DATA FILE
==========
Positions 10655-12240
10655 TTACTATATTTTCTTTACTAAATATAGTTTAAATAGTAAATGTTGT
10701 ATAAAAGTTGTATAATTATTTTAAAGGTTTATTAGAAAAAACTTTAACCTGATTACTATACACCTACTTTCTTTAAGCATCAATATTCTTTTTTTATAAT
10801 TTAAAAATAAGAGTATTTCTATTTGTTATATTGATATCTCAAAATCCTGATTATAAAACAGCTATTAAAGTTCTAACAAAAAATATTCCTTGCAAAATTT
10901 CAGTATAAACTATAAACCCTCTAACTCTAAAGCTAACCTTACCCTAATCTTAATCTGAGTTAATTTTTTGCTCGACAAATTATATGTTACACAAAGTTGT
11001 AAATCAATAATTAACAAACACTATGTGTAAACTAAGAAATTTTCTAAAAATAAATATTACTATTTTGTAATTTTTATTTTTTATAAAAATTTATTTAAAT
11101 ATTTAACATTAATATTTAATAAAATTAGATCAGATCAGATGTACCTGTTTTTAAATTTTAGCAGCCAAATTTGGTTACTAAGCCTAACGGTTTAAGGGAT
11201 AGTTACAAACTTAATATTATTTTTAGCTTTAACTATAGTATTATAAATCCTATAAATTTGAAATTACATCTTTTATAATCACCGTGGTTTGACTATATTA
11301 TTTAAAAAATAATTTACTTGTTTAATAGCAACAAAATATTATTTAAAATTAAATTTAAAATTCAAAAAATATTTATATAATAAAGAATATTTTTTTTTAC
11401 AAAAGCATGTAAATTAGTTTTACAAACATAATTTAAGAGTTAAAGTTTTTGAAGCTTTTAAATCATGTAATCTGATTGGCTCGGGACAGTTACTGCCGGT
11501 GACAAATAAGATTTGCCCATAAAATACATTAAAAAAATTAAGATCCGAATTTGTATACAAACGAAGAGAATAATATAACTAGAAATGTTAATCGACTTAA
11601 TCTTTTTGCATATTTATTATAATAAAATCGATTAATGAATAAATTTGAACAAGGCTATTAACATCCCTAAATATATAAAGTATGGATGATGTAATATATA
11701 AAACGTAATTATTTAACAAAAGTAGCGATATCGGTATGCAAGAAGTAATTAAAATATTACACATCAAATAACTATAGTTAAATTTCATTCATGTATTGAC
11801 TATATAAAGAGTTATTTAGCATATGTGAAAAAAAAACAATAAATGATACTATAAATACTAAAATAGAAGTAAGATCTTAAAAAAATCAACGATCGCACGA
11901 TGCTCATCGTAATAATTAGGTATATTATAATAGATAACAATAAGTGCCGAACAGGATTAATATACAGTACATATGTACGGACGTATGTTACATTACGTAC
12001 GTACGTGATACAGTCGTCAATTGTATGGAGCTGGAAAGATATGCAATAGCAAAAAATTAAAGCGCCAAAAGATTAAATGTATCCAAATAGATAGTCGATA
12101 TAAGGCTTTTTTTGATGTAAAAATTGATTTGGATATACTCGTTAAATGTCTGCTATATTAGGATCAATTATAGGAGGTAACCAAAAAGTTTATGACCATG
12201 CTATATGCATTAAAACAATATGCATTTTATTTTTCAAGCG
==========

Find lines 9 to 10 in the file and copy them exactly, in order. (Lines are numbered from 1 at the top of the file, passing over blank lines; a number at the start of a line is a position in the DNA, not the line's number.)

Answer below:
11301 TTTAAAAAATAATTTACTTGTTTAATAGCAACAAAATATTATTTAAAATTAAATTTAAAATTCAAAAAATATTTATATAATAAAGAATATTTTTTTTTAC
11401 AAAAGCATGTAAATTAGTTTTACAAACATAATTTAAGAGTTAAAGTTTTTGAAGCTTTTAAATCATGTAATCTGATTGGCTCGGGACAGTTACTGCCGGT